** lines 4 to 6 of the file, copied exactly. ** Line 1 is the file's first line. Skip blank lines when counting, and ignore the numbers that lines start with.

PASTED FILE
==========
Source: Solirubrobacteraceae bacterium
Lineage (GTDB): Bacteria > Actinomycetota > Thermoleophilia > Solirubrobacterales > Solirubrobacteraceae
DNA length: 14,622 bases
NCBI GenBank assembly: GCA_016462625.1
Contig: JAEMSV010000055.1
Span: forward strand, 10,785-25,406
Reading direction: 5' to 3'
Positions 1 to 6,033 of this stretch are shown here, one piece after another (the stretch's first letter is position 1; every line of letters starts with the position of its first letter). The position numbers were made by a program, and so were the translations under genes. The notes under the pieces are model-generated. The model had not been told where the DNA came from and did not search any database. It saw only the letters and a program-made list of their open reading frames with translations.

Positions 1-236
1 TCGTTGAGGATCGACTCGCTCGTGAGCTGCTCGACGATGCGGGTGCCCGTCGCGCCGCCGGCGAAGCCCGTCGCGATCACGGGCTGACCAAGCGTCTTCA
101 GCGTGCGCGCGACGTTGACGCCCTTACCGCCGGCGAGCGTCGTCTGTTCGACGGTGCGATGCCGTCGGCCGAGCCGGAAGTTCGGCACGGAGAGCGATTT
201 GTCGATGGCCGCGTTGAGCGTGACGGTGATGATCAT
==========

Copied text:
NCBI GenBank assembly: GCA_016462625.1
Contig: JAEMSV010000055.1
Span: forward strand, 10,785-25,406